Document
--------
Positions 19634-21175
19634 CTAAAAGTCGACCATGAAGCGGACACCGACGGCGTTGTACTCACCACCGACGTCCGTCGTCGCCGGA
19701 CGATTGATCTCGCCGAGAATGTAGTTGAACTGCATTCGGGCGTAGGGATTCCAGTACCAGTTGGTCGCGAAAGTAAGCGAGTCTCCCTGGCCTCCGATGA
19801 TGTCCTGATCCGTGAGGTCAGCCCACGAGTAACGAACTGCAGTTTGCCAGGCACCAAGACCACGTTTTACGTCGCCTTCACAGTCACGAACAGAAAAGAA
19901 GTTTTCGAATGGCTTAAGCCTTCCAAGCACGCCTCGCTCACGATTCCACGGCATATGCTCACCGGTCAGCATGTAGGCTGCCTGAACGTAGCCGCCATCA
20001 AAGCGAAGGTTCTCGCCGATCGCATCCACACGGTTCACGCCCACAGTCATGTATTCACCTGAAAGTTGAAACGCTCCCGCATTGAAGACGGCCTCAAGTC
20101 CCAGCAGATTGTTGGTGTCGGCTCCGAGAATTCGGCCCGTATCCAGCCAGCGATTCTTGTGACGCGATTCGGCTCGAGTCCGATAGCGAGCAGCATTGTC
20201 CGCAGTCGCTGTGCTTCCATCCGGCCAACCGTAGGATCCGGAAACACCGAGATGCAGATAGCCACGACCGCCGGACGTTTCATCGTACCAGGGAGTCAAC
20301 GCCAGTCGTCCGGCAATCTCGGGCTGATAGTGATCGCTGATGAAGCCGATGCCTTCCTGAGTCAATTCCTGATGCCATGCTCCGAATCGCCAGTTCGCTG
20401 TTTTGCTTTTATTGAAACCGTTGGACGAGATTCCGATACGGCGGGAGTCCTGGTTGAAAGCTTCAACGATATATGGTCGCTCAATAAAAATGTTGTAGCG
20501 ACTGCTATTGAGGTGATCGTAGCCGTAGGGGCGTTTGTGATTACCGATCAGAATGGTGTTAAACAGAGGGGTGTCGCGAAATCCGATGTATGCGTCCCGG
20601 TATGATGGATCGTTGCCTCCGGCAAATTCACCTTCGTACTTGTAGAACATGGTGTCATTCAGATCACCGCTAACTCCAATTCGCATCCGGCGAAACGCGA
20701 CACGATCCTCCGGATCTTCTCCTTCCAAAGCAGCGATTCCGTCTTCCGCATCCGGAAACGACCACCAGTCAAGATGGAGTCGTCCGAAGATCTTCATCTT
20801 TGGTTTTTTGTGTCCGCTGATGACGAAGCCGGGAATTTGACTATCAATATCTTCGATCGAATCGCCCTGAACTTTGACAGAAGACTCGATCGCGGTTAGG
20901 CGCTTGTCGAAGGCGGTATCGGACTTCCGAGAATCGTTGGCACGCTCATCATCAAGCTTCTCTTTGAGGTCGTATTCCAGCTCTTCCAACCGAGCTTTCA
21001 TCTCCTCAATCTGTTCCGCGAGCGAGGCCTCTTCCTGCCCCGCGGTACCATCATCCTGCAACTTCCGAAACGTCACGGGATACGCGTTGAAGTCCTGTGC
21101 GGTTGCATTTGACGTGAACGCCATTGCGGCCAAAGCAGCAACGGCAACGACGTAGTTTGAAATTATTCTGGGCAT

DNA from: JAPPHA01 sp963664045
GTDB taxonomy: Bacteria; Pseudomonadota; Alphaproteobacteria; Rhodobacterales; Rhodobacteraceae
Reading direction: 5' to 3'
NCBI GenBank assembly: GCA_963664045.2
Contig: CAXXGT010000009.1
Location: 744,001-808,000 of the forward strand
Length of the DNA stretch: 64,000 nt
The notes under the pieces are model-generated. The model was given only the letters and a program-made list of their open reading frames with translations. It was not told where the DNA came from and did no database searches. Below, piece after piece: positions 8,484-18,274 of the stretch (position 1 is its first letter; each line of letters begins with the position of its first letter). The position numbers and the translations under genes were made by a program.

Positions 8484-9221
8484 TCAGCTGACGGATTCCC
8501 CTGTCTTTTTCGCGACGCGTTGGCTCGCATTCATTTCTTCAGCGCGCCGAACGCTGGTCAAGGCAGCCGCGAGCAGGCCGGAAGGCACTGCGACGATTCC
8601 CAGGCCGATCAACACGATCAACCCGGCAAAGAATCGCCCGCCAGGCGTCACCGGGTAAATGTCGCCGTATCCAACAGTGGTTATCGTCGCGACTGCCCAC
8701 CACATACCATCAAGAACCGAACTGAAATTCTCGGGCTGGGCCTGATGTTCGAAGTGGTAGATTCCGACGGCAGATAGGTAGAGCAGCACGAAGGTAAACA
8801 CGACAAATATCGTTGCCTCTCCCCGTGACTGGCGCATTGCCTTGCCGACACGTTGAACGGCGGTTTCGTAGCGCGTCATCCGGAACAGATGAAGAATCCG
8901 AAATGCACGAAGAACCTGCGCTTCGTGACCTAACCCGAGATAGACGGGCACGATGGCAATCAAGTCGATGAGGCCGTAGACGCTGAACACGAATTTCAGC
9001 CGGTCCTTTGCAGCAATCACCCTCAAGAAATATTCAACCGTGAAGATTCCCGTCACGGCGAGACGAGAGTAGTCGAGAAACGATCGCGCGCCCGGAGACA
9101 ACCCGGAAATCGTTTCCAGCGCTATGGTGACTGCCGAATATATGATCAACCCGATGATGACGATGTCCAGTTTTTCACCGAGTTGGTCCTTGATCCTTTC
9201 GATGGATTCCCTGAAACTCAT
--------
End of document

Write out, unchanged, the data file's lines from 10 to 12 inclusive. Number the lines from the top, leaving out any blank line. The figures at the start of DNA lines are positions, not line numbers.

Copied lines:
20401 TTTTGCTTTTATTGAAACCGTTGGACGAGATTCCGATACGGCGGGAGTCCTGGTTGAAAGCTTCAACGATATATGGTCGCTCAATAAAAATGTTGTAGCG
20501 ACTGCTATTGAGGTGATCGTAGCCGTAGGGGCGTTTGTGATTACCGATCAGAATGGTGTTAAACAGAGGGGTGTCGCGAAATCCGATGTATGCGTCCCGG
20601 TATGATGGATCGTTGCCTCCGGCAAATTCACCTTCGTACTTGTAGAACATGGTGTCATTCAGATCACCGCTAACTCCAATTCGCATCCGGCGAAACGCGA